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2018 FIFA U17 Women's World Cup Uruguay ( Nov13-Dec 1 )

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Winning is important, but I think the overriding goal is to see what we have, and figure out how to make it better.  These tournaments are really there for developing future senior players.  I'm not sure how that affects all the options you put forth.  Maybe it's best to play your best to give them the most time; maybe it's best to play the bench to see if some there are starting to develop more quickly.  Who knows?  In a way, this tournament is probably just as important for developing Wilkinson for more senior levels, so it will be interesting to see how she handles this, and if she is creative about it.

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4 hours ago, Vic said:

Yeah it's definitely a double-sided coin.

I think the Spain game is pretty unwinnable. They're just a much better team all over the field. It's not the best team they've ever sent but they're the UEFA champions and have been in the final game for the last five European championships. They were also bronze in the last World Cup and silver the one before. We've never gone past the start of the knockout stage.

We get success at the chaotic youth level by a comparatively high level of fitness, organization and investment, much like we did early on in the women's game at the senior level. But in the long run against a world of countries with better economics, climate and culture it's unfortunately a losing battle. Our men won Olympic gold in 1904. They're just 100 years ahead of the women.

Against Spain:

Best case scenario, they take most of the possession, score once or twice and we score once or twice on the counter.

Likely scenario, they take most of the possession, score a couple times and we don't get anything on the counter.

Worst case scenario, they take an embarrassing edge in possession and score 4-5 times.

Best case is probably a 10-20%, worst about the same and the likely is at least 50%.  And that's with our best 11.

If things go well, you're not more fully recovered than your opponent, but you ride the uplifting wave into the quarters.

If things go south, you're still not better recovered than your opponent, and you have to wear that result going into a QF. Which could do one of two things, it could be a dose of reality and wake everyone up to full engagement in the quarter, or it could drop a sense of disbelief and a funk on.

If the QF opponent and all the remaining teams you will face were around the same level of play it would also a different decision than when all the opponents you will face will be markedly superior.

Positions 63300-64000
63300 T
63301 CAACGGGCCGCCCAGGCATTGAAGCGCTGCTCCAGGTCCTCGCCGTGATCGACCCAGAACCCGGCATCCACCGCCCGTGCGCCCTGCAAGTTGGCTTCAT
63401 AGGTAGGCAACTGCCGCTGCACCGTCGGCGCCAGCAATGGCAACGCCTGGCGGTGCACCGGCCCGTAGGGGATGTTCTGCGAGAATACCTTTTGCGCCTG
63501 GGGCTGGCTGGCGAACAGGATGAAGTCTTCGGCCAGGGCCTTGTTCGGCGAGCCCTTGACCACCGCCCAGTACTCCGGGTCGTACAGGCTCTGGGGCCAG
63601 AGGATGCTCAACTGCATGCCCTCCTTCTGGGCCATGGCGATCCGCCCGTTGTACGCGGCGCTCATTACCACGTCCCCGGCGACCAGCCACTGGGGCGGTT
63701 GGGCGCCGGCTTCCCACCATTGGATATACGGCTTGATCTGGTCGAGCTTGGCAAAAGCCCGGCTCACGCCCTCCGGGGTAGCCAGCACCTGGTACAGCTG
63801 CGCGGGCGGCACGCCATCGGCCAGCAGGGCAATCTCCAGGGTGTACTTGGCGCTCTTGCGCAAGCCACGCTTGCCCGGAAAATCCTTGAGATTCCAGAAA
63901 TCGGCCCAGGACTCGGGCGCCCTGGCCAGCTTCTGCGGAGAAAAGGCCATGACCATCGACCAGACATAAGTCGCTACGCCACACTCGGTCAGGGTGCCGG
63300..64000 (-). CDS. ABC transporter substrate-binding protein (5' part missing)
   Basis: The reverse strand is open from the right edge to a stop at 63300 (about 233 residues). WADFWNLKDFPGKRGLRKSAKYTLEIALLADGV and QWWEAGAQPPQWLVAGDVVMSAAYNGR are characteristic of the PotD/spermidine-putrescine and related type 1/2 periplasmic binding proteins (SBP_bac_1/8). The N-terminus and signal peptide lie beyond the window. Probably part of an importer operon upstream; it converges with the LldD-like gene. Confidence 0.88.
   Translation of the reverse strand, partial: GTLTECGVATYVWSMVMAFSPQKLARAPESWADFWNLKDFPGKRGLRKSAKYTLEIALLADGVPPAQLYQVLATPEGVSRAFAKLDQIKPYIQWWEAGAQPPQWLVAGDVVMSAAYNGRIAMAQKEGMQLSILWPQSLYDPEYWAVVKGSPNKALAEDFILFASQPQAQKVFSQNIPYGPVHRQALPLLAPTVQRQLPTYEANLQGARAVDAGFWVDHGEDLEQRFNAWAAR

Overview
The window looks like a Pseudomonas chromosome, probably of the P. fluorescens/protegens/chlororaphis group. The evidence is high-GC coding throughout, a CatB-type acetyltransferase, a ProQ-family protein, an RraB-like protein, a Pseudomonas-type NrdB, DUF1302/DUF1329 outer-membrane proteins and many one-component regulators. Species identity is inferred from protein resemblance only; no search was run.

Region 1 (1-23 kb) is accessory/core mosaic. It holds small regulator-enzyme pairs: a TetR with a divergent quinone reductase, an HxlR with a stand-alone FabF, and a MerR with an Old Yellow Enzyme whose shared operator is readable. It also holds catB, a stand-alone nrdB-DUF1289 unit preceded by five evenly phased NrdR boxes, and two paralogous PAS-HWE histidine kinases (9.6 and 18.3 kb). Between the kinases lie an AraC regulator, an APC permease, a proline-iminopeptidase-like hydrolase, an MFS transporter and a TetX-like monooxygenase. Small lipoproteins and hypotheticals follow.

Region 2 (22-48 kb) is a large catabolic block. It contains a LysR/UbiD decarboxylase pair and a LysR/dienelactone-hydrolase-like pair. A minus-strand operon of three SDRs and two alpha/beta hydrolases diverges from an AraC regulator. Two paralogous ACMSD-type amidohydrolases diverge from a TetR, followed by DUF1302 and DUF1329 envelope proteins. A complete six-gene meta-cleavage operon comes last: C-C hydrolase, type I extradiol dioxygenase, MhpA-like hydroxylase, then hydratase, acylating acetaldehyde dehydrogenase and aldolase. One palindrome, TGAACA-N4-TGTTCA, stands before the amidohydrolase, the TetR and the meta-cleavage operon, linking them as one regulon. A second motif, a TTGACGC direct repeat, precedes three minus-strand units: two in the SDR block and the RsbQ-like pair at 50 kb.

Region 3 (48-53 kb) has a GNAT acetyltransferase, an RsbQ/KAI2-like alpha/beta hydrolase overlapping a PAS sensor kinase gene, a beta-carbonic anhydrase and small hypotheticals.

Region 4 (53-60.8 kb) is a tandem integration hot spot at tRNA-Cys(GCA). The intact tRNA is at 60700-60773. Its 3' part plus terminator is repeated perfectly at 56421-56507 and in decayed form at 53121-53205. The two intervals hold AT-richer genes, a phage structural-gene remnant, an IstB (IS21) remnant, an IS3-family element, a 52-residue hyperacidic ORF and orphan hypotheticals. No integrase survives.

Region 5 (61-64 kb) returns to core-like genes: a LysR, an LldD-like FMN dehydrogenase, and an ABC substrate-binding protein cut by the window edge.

Tournament play, always no shortage of options.

Wow, even I think that is very pessimistic for Canada, and as you know I follow the Spain sides a bit, and know a few players. 

In both matches Spain has had problems, and I do not think Canada is worse than either team that matched Spain. So I think you have to go in with a game plan, defend hard, keep an eye on the bigger talents (Navarro, Pina), and go for the longer shot chances to pull out a result. Without going crazy about it. 

Just wanted to add, @Vic a few posts back I think it was you commenting how few players in this tourney have pro experience: most of Spain players do, some on top flight teams, others on the 2nd teams of top sides, more still in lower divisions in Spain. Where there are decent and growing European leagues, this is also the case, Germany, France, England, especially. 

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Perhaps pessimistic, perhaps realistic, or perhaps a combination or perhaps one is the other. I don't think we match up well to a team like Spain, although at the youth level no one else in Europe does either.

I think we can run with teams who are similar to us and rely on organization and fitness, for example we've had lots of results against the Americans at the youth level. Or against teams with lots of skill but not heavy on fitness and organization (like CONMEBOL reps). But start to get combinations of skill, fitness and organization and I don't think we're well versed to succeed.